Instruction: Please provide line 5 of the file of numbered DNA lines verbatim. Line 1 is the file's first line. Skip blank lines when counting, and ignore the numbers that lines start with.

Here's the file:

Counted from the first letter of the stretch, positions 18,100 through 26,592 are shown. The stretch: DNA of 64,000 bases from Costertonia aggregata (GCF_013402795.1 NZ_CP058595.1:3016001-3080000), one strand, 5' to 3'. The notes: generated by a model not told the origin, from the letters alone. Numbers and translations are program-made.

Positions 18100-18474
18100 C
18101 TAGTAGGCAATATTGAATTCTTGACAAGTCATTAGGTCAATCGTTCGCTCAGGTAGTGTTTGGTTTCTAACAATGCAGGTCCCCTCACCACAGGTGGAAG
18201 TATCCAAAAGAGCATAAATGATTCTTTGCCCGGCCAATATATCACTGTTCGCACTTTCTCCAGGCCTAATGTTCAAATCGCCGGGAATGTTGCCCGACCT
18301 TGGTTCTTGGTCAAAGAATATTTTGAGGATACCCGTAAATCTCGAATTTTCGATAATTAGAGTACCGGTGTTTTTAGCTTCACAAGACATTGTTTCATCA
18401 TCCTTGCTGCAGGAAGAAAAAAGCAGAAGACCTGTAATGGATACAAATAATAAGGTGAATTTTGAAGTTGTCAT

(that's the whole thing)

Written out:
18201 TATCCAAAAGAGCATAAATGATTCTTTGCCCGGCCAATATATCACTGTTCGCACTTTCTCCAGGCCTAATGTTCAAATCGCCGGGAATGTTGCCCGACCT